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Colorado Term Limits Act, Amendment 17 (1994)

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The Colorado Term Limits Amendment, also known as Amendment 17, was on the November 8, 1994 ballot in Colorado as an initiated constitutional amendment, where it was approved .

This measure placed term limits on elected officials, from the local to federal level. Specifically, it limited members of the United States House of Representatives to 3 consecutive terms, local elected officials to 2 consecutive terms unless changed by local voters, and two consecutive terms for the State Board of Education and the University of Colorado Board of Regents. The proposal did not change term limits for United State Senators, state elected officials, and the Colorado Legislature.[1][2]

Aftermath

In the 1995 ruling U.S. Term Limits, Inc. v. Thornton, the Supreme Court of the United States decided that state level qualifications on members of congress stricter than that of the United States Constitution were unconstitutional.

Election results

Colorado Amendment 17 (1994)
ResultVotesPercentage
Approveda Yes 554,238 51.05%
No531,52148.95%

Election results via: Colorado Legislative Council

Text of measure

The language appeared on the ballot as:[1][3]

Shall there be an amendment to the Colorado Constitution to limit the number of consecutive terms that may be served by a non-judicial elected official of any political subdivision of the state, by a member of the State Board of Education, and by an elected member of the governing board of a state institution of higher education and to allow voters to lengthen, shorten, or eliminate such limitations of terms of office; and to reduce the number of consecutive terms that may be served by the United States Representatives elected from Colorado?[4]

Constitutional changes

Section 11 of Article XVIII of the Colorado Constitution states as follows:

Text of Section 11:

Elected Government Officials Limitation on Terms.

(1) In order to broaden the opportunities for public service and to assure that elected officials of governments are responsive to the citizens of those governments, no nonjudicial elected official of any county, city and county, city, town, school district, service authority, or any other political subdivision of the State of Colorado, no member of the state board of education, and no elected member of the governing board of a state institution of higher education shall serve more than two consecutive terms in office, except that with respect to terms of office which are two years or shorter in duration, no such elected official shall serve more than three consecutive terms in office. This limitation on the number of terms shall apply to terms of office beginning on or after January 1, 1995. For purposes of this Section 11, terms are considered consecutive unless they are at least four years apart.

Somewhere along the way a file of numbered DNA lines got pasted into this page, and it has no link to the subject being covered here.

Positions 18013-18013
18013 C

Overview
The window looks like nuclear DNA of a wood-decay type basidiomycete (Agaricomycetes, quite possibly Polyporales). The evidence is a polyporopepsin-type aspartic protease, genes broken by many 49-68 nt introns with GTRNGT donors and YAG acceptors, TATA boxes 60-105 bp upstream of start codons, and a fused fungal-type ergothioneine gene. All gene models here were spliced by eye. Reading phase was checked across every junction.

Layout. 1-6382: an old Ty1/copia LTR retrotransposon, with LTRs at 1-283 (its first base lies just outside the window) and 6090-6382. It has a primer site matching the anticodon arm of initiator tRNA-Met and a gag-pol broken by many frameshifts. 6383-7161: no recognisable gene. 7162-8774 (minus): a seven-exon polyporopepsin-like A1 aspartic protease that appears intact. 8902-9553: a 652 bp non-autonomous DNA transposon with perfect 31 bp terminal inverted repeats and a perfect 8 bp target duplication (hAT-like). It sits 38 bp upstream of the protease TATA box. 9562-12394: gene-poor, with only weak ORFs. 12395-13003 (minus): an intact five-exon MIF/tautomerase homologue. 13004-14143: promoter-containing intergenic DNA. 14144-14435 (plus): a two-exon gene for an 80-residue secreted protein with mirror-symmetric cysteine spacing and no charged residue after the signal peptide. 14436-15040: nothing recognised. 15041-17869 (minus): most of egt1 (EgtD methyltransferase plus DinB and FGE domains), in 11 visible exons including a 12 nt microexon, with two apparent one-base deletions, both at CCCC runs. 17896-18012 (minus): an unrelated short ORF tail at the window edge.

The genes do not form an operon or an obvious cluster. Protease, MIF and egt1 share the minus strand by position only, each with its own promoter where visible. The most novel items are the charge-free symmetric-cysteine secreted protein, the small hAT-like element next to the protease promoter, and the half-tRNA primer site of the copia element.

(2) The voters of any such political subdivision may lengthen, shorten or eliminate the limitations on terms of office imposed by this Section 11. The voters of the state may lengthen, shorten, or eliminate the limitations on terms of office for the state board of education or the governing board of a state institution of higher education imposed by this Section 11.

(3) The provisions of this Section 11 shall apply to every home rule county, home rule city and county, home rule city and home rule town, notwithstanding any provision of Article XX, or Sections 16 and 17 of Article XIV, of the Colorado Constitution.

Support

Some arguments in support of term limits include:[2]

  • Colorado voters already approved some term limits, this measure finishes it off.
  • Term limits allow for new politicians with fresh ideas.
  • Term limits provide more competitive elections.
  • Term limits on Congressional members helps promote the idea of representation as a public service and not a career.

Opposition

Some arguments in opposition of term limits include:[2]

  • Term limits on Colorado delegates in Congress would weaken Colorado's political power in comparison to states that do not have term limits.
  • The measure imposes uniform term limits on local government across the state, rather than allow for citizens to enact them only when desired. Removing or modifying the unified terms would be costly for localities.
  • The issue of term limits was not generated by boards or locally elected officials. Rather, these position suffer a problem of finding interested citizens to fill them in the first place.
  • The true benefits of term limits are not yet known (as of 1994).
  • Term limits make our system less democratic by not letting people vote for who they truly want.
  • There will be a shift in power to lobbyists and non-elected officers because of loss of institutional memory in elected positions.

Path to the ballot

  • In 1990, an initiative in Colorado placed terms limits on some statewide elected officials, including United State Senators and Representatives.[2]
  • In 1994, Colorado was one of five states (also including Idaho, Nevada, Nebraska, and Utah) that sought to place term limits on local officials.[2]

See also

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